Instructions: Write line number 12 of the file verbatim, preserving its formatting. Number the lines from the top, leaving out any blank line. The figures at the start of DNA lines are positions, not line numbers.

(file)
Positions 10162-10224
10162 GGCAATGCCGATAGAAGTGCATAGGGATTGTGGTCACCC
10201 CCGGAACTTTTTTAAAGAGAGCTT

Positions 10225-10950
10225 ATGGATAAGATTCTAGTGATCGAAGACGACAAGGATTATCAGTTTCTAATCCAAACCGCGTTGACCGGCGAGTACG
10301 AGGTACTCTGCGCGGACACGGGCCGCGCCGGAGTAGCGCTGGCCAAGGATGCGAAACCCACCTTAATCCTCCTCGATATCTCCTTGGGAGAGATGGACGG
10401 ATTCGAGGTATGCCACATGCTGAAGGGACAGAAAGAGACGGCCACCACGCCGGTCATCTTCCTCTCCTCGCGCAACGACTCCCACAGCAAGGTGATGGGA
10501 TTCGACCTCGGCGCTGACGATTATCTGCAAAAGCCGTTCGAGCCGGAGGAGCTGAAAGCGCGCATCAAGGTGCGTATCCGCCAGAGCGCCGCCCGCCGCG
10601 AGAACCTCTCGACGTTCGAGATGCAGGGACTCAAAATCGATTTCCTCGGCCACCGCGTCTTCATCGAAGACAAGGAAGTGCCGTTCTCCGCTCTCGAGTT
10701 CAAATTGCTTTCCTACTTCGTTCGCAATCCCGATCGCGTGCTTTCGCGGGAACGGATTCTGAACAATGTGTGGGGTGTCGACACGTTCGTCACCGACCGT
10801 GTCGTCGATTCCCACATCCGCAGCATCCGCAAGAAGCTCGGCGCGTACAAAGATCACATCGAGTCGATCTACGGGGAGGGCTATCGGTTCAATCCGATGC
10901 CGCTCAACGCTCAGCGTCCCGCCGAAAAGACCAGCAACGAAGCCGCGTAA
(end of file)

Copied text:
10901 CGCTCAACGCTCAGCGTCCCGCCGAAAAGACCAGCAACGAAGCCGCGTAA